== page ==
Tables for Layout
8.0 Tables for Layout is a bit schizophrenic  "information about deciding 
if a table is used for data or layout." "should consider using style 
sheets for layout and positioning" "Do not use the table element for 
layout purposes unless the desired effect absolutely cannot be achieved 
using CSS." "when using tables to create a layout, do not use structural 
markup to create visual formatting"  This section should clearly indicate 
either CSS for layout and no tables or either are ok, and one is 
preferred.  As it is the reader is really not left with a comfortable 
feeling about what they should and should not do. 
8.4 - tables Why was 640x480 selected as the resolution.  It seems like an 
arbitrary choice, some browsers have much smaller sizes (mobile clients),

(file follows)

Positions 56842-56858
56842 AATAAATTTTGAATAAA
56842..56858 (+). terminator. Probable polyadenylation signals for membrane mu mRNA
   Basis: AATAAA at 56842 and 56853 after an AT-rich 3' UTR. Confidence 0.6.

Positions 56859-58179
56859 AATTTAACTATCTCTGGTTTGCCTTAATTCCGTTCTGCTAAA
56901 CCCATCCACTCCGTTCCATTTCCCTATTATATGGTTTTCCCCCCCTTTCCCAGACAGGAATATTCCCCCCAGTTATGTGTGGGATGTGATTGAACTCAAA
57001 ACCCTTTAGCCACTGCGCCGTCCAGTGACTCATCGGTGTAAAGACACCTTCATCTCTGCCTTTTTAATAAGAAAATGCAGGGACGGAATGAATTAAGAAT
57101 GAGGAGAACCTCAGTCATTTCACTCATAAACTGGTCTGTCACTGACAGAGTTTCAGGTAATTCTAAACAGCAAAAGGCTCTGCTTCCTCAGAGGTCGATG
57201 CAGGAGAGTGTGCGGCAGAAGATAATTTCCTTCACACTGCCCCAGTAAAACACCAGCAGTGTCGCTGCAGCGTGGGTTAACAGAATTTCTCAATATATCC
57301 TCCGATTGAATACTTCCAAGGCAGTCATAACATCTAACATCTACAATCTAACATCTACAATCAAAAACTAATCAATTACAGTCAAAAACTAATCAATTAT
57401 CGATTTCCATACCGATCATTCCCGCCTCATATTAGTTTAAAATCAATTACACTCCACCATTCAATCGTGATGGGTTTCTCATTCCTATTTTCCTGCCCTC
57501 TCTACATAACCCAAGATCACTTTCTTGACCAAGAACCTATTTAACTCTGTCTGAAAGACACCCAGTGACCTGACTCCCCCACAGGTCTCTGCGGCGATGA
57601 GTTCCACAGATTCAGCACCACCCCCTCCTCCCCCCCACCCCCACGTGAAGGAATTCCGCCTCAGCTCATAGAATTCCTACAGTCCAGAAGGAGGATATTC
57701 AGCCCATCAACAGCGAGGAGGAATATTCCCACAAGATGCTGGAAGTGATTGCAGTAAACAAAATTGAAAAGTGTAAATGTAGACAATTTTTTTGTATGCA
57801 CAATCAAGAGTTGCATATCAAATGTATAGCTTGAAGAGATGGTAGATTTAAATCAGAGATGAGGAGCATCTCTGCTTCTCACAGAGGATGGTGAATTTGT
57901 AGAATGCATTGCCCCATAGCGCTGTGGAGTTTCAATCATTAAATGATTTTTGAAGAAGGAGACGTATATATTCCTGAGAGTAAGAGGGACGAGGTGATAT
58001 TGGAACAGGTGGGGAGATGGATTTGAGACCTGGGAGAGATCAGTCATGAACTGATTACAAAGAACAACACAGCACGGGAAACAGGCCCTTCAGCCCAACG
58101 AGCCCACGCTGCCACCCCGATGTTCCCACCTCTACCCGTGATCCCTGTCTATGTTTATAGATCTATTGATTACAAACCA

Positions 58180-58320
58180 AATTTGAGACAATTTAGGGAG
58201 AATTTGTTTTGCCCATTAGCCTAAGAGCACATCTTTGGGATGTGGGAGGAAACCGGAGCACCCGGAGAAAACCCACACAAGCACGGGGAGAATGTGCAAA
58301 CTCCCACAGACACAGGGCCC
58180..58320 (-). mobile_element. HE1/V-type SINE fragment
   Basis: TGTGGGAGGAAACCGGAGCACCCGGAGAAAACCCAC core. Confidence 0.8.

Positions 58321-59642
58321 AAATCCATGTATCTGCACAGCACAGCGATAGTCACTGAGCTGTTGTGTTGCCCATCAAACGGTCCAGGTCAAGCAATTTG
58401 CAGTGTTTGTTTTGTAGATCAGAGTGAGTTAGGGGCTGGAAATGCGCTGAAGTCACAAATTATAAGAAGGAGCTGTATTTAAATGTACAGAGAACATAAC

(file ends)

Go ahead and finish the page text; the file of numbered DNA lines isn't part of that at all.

the average PC client has a much larger size.
Links
 9.1 supplement link text with title where appropriate - Please add a 
definition of what is meant by "where appropriate".  Some examples could 
help clarify. 
9.2 - text for images used as links.   There are two examples, the one 
with both and image and text link should probably be removed since it is 
covered in the next section, 9.3.   Information about user agent support 
would be helpful.
9.4 grouping links The text only discusses putting links in groups so they 
can be skipped. Skip nav can be accomplished without grouping links etc. 
Please provide more information about the accessible reason to put links 
in groups.
 9.6 skip links - consider  re-titling this to    "skip repetitive 
navigation links"
9,9 and 9.10 - access keys.  For those not familiar with access keys this 
is confusing and needs more details.  Should access keys be used or not?
9.11 anchors and links -  Is this for any link to another window?  I 
suggest that this should be taken care of in the browser, not in the HTML. 
 The links could be read differently when a new page is opened.